How the Moray coastline was formed
The rocks on which this Moray coastline is founded were created near the equator some 250 million years ago.
The nearby dune sandstone ridge at Burghead was formed when this area was a red-hot desert. Fossilised in this sandstone layer you can still follow the footprints of Cynodont reptiles and early dinosaurs where they roamed across the dunes. Cynodonts were mammal-like reptiles which survived the Permian and Triassic eras and into the early Jurassic, 208 million years before the present. (Read more on earth's geological timeline).
In fact this area has seen many landscapes, including tropical lakes, deserts and ice-age glaciers. The history of the area is written into its coastline. Fossil fish (such as those discovered by early local palaentologist Hugh Miller) tell of a warm and arid Scotland, lying south of the equator on the shores of a great lake that extended north to where Orkney and Shetland lie today.
The impact of the ice age
Changes in land and sea level have formed many coastal features seen today. Around 18,000 years ago, the area was covered by a vast ice-sheet. As the climate warmed and the ice melted, relieving the land of its crushing weight, it began to rise - and it is still recovering today!
Further meltwater from the ice sheets of Europe and North America caused a rise in sea-level, rapidly overtaking that of the land. Eroded cliffs and banks set back from the sea, such as those at Culbin and Spey Bay, mark previous shorelines.
Eventually the sea-level rise slowed and was overtaken by the land, re-exposing tracts of coastal flat-land, such as the Conon valley. Much of the land used today for agriculture, transport, housing and industry once lay under water.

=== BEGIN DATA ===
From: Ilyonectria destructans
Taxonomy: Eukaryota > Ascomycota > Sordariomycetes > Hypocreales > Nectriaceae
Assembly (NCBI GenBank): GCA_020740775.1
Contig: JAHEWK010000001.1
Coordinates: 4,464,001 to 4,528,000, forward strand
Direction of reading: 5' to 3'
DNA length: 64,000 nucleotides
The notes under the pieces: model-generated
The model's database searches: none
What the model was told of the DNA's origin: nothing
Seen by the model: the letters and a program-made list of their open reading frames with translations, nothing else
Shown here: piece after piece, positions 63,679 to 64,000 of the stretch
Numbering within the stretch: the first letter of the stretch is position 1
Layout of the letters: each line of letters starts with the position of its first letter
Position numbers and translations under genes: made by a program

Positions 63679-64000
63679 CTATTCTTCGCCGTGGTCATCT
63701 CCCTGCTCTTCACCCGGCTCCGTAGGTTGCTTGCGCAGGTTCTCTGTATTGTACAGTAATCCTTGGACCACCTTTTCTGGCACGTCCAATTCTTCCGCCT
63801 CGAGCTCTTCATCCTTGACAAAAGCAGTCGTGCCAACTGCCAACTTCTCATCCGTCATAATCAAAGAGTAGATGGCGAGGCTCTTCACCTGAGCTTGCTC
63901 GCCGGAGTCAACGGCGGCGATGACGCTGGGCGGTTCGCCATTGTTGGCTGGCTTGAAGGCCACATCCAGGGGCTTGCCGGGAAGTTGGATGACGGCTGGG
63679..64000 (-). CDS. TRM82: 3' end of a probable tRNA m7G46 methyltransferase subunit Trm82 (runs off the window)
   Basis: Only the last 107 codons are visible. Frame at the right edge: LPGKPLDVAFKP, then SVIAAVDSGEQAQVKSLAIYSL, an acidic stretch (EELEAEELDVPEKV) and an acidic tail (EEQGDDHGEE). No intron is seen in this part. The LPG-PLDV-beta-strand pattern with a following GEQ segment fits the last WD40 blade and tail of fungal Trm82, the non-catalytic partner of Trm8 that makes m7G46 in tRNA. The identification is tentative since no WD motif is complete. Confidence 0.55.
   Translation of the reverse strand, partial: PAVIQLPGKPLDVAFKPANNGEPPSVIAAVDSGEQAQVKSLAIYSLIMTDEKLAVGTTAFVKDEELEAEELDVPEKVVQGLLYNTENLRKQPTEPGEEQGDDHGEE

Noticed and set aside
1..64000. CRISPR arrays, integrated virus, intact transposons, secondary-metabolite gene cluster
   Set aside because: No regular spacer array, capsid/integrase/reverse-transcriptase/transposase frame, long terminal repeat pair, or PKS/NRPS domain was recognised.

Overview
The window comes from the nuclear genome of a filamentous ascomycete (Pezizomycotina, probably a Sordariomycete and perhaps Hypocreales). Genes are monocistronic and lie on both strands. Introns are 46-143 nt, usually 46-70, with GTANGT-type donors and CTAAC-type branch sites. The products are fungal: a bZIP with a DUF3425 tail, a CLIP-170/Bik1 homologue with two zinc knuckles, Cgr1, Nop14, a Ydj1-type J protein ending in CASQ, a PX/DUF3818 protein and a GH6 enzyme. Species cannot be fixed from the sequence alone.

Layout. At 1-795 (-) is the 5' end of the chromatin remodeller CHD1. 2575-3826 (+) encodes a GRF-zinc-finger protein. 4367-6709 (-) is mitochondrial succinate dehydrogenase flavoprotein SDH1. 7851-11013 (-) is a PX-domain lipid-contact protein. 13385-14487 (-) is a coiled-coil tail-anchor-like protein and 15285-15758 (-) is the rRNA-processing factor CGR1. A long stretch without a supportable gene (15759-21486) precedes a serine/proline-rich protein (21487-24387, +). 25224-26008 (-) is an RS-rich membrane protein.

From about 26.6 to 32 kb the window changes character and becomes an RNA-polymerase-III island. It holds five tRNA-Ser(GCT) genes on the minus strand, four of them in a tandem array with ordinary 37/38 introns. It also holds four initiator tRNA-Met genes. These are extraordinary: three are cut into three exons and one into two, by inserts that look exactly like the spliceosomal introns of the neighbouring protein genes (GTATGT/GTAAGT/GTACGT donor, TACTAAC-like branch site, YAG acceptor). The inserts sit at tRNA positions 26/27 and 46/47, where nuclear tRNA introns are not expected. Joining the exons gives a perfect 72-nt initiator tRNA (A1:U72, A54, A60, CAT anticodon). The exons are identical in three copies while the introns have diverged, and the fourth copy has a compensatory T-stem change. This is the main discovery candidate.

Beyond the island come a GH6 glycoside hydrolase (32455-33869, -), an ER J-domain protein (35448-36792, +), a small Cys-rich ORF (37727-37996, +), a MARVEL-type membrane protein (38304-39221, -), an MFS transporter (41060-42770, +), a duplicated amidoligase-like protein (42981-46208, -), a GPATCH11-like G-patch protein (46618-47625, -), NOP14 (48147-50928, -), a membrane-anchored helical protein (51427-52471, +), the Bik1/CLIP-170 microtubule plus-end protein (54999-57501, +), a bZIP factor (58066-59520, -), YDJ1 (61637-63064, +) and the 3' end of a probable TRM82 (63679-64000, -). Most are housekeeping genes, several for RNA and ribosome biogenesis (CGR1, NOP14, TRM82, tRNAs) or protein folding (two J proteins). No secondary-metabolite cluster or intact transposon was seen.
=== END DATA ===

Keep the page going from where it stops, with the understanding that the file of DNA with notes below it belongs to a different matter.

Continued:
Culbin is not just made up of sweeping dunes of sand. You can also look for long, straight shingle ridges, particularly noticeable where they cross paths and their multi-coloured pebbles have been polished by the action of feet.
Shingle ridges here were created 5,500 years ago. Offshore shingle began life as rocks broken up by glaciers, rumbling downwards until rivers eventually swept them out to sea. This shingle was then swept inland in great straight banks across the dunes as sea-levels rose when the ice-sheets melted.
Look out for these long shingle ridges where they cross Culbin’s footpaths: they have been colonised by grey-green lichen and often form a band of polished pebbles underfoot where they cross paths. Culbin pebbles are noticeably rounded and smooth, proof of the aggressive tidal action in the past.
Among the Culbin shingle you will find few samples of sedimentary rocks such as sandstone: that is the softest stone found in the area and is the one which tends to have been first to be ground down into sand. These pebbles tend to be much harder rock: grey and pink granites, often showing bands of strata, and white crystalline quartzes, some containing agates.
The sheer variety of stones found here also proves their glacial origins, with fragments of rock from many different sources and eras all being dashed together and crushed in the headlong plunge of the river of ice.
Immense storms have as recently as the early 18th century forced the river Findhorn to change its course eastwards by mounding sand across its mouth. The course of the old river used to flood in winter, creating ‘winter lochs’ and today areas of birch trees within the forest still show where the old river course ran.
Human evidence of the changing coastline
Sand dune systems are one of the hardest landscapes to read in terms of archaeology because of the sand’s tendency to mix up layers. However, one feature is noticeable: the shell middens - which would logically have been located within easy reach of the shoreline where shells were gathered - are now found over ½ km further inland.
One butte dune is covered in pot-stones which cracked when used to boil water 3,500 years ago. Then the dune would have been at a junction between a river-mouth and the sea; now it is much further inland and the river has changed its course.
Other information about the Moray coast
There's more information about the Moray coast on the Moray Firth Partnership website. You can also read a detailed assessment of the landscape character of the Moray Firth on the Scottish Natural Heritage website.
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